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Thread: running new cables

  1. #1

    Default running new cables

    Hi all

    I am running new electricity wires in my house and would like some advice. DO I need to run a cable from my outlet box to another? OR can I have a cable run out of all my outlet boxes into the basement ceiling to a large box (splice them) and have that run into my service panel?

    I am asking this because it would make my life easier, instead of having a cable run from one outlet box into the basement and back up to another outlet box and keep doing this till i reach the service panel would seem more tedious. It would seem more easier if I can run all my cables down to a large junction box and from that one box run a 12/2 cable to my service panel.


  2. #2
    In the Trades Bob NH's Avatar
    Join Date
    Oct 2005
    New Hampshire


    You may run a cable from each outlet box to a central box and splice them, with a single cable run from there to the main panel.

    All of the cables must be 12/2 with ground if the circuit is protected by a 20 Amp breaker.

    The junction box in the basement must be accessible after the finish materials are installed. It may be concealed above a suspended ceiling but it can't be behind drywall or paneling.

    Volume requirements are based on 2.25 cubic inches for each 12/2 circuit conductor. Therefore, for each 12/2 cable coming into the box there must be 4.5 cubic inches of volume, plus 2.25 cubic inches for all of the ground wires which count as one. Therefore, for 6 cables you will need a box with 29.25 cubic inches.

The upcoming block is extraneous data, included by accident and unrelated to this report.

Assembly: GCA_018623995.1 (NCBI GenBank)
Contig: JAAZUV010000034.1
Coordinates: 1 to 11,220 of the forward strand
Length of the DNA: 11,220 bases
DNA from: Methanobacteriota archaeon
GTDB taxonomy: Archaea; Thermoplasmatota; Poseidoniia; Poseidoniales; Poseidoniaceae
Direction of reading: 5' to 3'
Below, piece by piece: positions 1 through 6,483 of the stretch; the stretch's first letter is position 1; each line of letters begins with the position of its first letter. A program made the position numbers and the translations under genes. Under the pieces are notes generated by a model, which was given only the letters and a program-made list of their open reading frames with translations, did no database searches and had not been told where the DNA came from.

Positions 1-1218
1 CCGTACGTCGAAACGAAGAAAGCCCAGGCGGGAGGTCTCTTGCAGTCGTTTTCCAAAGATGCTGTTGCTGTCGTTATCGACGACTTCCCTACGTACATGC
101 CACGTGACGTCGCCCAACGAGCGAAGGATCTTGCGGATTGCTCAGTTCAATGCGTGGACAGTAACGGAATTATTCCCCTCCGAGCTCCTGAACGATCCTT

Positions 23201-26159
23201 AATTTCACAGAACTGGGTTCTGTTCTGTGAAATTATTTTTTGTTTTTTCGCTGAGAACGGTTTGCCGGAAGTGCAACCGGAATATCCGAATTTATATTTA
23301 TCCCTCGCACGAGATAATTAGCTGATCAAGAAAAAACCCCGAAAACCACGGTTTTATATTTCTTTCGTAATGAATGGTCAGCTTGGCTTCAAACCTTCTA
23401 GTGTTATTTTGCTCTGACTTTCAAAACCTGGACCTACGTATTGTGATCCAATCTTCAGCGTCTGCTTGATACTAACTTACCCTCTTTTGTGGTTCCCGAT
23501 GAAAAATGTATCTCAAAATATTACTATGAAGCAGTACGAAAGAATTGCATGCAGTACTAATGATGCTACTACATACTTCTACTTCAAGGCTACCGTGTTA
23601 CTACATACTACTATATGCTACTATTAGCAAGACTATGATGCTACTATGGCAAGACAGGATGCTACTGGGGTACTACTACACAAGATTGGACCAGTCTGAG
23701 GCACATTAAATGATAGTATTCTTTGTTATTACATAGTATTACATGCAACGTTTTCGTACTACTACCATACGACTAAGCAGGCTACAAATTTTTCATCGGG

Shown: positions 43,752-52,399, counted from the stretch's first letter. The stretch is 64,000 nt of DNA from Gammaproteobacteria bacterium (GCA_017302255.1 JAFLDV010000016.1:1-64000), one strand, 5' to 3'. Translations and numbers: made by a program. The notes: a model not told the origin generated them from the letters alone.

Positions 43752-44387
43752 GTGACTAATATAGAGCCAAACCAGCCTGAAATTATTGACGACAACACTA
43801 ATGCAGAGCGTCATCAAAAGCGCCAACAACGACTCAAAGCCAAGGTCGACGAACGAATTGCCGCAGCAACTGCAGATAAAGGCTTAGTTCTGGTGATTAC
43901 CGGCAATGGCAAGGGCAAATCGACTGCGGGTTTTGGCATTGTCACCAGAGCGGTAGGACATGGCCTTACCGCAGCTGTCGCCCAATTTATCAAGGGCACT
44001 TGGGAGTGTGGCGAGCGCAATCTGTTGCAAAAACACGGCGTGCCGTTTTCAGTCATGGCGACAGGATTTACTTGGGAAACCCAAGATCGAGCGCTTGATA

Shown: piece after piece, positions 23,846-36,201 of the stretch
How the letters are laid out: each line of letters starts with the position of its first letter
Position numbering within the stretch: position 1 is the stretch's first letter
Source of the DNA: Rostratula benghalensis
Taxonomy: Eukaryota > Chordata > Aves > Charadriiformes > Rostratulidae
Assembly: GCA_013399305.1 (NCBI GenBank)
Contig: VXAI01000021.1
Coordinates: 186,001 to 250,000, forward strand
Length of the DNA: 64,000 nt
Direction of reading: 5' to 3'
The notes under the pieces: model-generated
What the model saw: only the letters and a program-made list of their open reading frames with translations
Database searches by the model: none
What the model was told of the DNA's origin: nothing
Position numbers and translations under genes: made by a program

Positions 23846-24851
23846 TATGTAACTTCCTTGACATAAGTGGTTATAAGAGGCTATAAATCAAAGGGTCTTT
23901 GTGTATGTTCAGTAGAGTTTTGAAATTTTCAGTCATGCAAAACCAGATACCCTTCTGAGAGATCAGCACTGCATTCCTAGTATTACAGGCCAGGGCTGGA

The standard boxes that will accommodate that are 4" square x 2 1/8 with 30.3 cubic inches; 4 11/16 x 1.5 with 29.5 cubic inches, and 4 11/16 x 2 1/8 with 42 cubic inches. Many of the boxes have the volume marked inside the box.

    Short "pigtail" wires that originate and end without leaving the box don't count.

    If there are cable clamps where the clamping mechanism is inside the box you must add 2.25 cubic inches more, where all of the clamps together are equivalent to one wire. No allowance is required for clamps that clamp outside the box.

  3. #3


    Thanks A lot

    That really helps

  4. #4


    Keep in mind that if you have more than 4 wires, the connections will be more difficult. DON'T try to jam 8 wires under a Blue Wirenut.

  5. #5
    Aspiring Old Fart, EE, computer & networking geek Mikey's Avatar
    Join Date
    Nov 2005
    Central Florida


    Several companies now make push-in connectors that look convenient and take up less room than wirenuts. I've got a couple of cards of them, but haven't tried them yet. These things smell like backstabbing to me, so I'm wary. They also look like there's no easy way to remove them, so they're one-way deals. They're also kind of pricey; an 8-holer from GB sells for a couple of bucks:

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    Last edited by Mikey; 12-29-2007 at 05:10 AM.

  6. #6
    Plumber jimbo's Avatar
    Join Date
    Aug 2004
    San Diego


    Maybe the layout of your basement is prompting the question. But another common way of wiring is that the feed from the main comes to the closest receptacle location, then a cable runs from there to the next closest, etc until the last one is reached. That way, you only have a max of 2 black, 2 white, 2 grounds to deal with inside any box.


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